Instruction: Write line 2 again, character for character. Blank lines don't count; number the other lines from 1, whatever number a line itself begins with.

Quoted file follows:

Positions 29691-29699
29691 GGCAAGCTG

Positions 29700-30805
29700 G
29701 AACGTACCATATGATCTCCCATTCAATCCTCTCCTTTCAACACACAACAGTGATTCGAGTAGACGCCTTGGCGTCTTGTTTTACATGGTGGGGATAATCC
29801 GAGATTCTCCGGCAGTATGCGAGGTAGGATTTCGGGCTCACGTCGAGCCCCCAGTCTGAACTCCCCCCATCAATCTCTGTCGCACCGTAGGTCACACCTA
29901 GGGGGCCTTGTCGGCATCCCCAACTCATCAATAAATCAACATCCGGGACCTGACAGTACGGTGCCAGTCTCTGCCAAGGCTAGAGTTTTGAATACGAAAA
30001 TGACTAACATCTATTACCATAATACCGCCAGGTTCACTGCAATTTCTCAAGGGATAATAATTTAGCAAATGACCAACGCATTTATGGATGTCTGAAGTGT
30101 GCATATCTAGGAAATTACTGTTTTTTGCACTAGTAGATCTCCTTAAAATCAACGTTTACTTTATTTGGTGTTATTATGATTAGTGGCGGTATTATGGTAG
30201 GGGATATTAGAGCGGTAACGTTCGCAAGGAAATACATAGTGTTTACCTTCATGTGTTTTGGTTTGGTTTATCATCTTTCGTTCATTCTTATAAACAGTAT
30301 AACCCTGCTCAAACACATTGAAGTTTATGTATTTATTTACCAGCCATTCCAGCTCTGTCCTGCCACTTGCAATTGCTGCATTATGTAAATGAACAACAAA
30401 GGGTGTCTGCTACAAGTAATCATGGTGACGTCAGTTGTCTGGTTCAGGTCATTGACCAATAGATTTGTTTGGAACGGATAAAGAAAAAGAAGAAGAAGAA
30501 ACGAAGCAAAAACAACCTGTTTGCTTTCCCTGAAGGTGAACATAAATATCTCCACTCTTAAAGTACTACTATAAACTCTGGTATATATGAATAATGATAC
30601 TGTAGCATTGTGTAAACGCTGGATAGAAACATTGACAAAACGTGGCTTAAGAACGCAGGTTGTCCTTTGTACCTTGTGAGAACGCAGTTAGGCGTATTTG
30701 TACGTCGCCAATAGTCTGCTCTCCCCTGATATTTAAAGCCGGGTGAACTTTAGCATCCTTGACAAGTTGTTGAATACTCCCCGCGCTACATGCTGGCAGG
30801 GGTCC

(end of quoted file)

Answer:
29691 GGCAAGCTG